Within their first Clinical Humanities & Wellbeing module ‘Object Research for Beginning & Belonging’ they ‘Demonstrate through participation in all module activities a willingness to engage with new ways of looking and thinking about education and oral health care delivery with reference to the UN 2030 sustainable development goals.’ They also, ‘Relate the importance of flourishing for university learning to a commitment to life-long learning and have explored different approaches to self-care for a sustainable and healthy working life.’ (Learning outcomes taken from the Module).

As such, alongside guest speaker sessions on global oral health, cultural competency, leadership and indeed gardening and sustainability, they are also framing their learning around the SDGs and considering what they each might contribute as future change agents. Curricular time has also been given to wellbeing with students posting photographs on their KEATS discussion fora of outings across London, walking in the parks and exploring green spaces. Learning about stewardship followed by the simple activity of growing and nurturing cress seeds on their window sills and residences has struck many as a real parallel with their future roles as care givers and clinicians.

This is the first module in a yearly series of sustainable health care education over the three and five year degree programmes that is core to all undergraduate students in FoDOCS.

Vishwa's close-up picture of grass

Vishwa’s green space

Meghna's picture of sunset/sunrise by the lake

Meghna’s green space

Rita's cress picture

Rita’s cress

Nina's picture of horses

Nina’s green space

Yiran's plant growing in a bowl

Yiran’s cress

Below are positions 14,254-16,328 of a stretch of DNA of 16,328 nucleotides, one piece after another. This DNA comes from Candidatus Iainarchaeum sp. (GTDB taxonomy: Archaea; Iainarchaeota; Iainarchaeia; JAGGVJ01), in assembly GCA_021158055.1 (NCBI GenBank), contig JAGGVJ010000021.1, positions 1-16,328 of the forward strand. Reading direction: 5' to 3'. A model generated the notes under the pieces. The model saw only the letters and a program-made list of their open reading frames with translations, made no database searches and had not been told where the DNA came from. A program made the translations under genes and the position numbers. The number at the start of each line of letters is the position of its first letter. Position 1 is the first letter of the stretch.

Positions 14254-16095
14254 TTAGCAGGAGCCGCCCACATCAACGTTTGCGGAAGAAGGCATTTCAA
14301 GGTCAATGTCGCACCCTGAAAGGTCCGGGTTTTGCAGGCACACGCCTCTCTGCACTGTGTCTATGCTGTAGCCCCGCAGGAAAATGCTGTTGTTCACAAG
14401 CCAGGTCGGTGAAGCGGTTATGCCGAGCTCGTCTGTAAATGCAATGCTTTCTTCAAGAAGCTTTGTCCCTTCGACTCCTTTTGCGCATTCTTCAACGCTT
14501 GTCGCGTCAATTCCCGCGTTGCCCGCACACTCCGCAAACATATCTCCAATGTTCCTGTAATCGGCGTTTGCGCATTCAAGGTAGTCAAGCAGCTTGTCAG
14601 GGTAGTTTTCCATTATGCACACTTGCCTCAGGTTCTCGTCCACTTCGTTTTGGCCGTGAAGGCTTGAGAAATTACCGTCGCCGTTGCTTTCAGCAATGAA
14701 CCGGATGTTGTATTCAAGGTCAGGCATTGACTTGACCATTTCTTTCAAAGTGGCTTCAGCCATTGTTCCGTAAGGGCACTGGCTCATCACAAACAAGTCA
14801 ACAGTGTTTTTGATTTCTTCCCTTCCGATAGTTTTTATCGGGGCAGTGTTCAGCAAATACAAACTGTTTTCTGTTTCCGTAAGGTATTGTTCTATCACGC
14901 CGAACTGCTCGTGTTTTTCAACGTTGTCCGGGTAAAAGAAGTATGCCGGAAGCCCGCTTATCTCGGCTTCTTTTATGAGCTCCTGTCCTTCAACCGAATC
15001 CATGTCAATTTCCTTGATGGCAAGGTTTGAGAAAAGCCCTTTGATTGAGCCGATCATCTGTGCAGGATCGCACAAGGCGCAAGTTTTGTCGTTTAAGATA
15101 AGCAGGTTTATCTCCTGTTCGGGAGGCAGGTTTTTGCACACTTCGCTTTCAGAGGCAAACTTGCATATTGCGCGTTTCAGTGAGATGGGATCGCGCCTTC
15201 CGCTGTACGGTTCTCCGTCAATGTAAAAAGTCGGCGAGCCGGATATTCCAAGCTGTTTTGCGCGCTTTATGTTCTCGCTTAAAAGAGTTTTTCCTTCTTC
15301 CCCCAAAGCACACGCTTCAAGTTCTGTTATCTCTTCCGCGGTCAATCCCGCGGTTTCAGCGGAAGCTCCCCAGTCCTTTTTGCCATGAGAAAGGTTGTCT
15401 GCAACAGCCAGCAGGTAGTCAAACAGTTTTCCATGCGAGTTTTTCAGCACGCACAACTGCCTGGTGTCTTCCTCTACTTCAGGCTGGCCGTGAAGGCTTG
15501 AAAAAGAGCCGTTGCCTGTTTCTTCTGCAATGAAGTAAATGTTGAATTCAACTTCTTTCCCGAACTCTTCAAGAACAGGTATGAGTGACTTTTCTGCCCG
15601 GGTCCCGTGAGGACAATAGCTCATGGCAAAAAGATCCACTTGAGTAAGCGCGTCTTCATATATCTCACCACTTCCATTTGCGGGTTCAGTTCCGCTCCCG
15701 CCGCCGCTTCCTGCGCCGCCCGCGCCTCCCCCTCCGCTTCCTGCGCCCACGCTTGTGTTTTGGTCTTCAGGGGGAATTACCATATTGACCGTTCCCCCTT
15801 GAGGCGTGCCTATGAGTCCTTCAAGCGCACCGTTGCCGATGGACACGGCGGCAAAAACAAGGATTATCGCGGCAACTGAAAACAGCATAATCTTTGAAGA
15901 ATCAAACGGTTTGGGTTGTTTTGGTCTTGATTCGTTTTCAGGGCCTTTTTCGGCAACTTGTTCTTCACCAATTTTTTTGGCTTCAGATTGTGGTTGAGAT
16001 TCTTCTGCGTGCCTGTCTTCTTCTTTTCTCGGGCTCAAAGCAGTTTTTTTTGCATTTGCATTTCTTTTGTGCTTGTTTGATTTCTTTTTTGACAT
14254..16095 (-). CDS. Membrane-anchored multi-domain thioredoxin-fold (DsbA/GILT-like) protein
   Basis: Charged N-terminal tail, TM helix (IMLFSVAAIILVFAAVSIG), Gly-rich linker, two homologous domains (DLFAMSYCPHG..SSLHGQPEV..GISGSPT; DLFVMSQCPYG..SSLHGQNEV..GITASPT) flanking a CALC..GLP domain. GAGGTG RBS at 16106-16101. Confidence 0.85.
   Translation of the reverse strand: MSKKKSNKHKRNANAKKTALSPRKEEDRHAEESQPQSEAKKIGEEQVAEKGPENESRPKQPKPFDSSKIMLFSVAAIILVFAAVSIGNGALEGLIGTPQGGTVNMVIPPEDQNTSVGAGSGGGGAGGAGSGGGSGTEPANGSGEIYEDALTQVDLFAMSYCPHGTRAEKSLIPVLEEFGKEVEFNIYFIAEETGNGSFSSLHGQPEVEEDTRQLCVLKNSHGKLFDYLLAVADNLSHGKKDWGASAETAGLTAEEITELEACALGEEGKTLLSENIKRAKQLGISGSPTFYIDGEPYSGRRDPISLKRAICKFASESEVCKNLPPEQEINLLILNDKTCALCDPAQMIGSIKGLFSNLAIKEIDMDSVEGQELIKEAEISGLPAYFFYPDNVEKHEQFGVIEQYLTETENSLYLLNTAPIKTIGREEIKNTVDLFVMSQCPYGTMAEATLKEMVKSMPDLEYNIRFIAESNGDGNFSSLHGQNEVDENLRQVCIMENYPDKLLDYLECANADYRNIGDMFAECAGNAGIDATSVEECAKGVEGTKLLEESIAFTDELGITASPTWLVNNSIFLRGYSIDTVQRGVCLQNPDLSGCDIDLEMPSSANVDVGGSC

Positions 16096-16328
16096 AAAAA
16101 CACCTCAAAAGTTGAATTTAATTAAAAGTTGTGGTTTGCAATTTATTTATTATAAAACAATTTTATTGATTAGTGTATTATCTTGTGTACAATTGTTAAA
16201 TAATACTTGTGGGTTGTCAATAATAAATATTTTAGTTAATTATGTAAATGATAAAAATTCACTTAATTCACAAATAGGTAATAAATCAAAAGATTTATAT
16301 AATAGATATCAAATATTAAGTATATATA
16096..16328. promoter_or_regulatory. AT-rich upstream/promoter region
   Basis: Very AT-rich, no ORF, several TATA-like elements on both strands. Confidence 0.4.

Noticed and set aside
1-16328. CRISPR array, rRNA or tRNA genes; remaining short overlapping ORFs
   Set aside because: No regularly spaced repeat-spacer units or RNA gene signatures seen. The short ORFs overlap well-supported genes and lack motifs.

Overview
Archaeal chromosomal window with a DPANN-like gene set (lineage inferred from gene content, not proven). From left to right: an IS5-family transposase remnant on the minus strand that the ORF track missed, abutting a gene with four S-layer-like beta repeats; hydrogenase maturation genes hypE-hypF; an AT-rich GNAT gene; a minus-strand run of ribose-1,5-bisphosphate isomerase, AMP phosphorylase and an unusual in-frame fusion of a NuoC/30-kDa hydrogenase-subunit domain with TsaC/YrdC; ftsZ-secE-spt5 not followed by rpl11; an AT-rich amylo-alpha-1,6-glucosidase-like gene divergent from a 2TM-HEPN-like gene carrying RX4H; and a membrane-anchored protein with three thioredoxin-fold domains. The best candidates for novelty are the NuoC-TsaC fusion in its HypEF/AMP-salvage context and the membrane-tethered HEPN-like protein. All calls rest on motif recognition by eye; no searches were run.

Hishaam picture of a green park

Hishaam’s green space

Hamayl's picture of information in nature

Hamayl and the Ada Salter gardens close to our Guy’s campus

Showcase your work at the London Student Sustainability Conference 2023

Calling all students at King’s College London! 

Join this unique opportunity to showcase your sustainability work in front of an inter-university audience and to network with other like-minded students.  

Group picture from LSSC 2022 showing people holding up SDG signs.

Group picture taken at LSSC 2022.

The London Student Sustainability Conference (LSSC) is back again in February 2023 for its fifth edition. This conference is a platform for any students at a London University to showcase their work related to the Sustainable Development Goals. 

The event welcomes students, staff, professionals, and members of the public to listen and engage with student research and projects in the field of sustainability. During the event, students exhibit their research and projects through presentations, posters and workshops, followed by an early evening networking reception. 

This year’s Conference is a collaboration between King’s and 9 other London universities: City, GCU, Imperial, Kingston, LSE, South Bank, UCL, Greenwich, and Westminster.